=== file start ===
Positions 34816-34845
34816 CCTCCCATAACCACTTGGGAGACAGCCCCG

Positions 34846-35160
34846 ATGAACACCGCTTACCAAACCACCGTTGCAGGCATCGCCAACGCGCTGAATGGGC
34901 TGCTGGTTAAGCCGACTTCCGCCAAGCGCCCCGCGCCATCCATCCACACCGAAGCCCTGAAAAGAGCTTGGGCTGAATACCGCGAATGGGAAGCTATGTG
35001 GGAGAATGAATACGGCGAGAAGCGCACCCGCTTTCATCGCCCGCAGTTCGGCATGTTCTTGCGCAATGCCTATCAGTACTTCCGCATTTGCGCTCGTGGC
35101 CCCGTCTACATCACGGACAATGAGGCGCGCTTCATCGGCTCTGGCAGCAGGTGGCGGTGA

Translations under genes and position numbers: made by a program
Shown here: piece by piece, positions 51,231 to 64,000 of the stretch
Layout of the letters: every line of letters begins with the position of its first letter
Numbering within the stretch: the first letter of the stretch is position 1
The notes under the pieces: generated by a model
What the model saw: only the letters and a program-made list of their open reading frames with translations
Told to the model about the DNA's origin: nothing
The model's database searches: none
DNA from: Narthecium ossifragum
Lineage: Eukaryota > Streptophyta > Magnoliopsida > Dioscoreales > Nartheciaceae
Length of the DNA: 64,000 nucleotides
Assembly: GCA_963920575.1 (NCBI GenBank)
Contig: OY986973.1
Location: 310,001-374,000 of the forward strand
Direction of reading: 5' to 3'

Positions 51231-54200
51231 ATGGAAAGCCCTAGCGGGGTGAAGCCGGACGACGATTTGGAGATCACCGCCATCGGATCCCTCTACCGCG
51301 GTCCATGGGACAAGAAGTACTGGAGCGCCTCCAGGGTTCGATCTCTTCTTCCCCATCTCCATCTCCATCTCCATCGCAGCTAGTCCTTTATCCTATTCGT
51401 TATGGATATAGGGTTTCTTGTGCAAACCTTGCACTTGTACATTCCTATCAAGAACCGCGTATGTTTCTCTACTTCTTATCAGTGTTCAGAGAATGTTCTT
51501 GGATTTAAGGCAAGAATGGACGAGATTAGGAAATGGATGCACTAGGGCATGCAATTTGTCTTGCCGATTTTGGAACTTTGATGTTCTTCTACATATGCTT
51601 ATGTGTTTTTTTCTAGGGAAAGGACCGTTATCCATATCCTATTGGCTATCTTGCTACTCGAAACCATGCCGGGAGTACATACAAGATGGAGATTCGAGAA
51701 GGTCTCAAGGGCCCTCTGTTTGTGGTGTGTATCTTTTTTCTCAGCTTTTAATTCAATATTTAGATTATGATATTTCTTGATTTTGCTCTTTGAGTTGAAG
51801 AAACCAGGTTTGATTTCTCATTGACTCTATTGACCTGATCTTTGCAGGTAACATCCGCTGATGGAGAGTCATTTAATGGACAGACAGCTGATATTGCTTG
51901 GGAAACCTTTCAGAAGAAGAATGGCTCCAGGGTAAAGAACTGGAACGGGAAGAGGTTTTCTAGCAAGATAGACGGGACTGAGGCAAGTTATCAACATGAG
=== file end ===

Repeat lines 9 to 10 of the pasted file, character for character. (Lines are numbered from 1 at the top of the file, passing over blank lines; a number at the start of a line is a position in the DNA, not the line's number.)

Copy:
Shown here: piece by piece, positions 51,231 to 64,000 of the stretch
Layout of the letters: every line of letters begins with the position of its first letter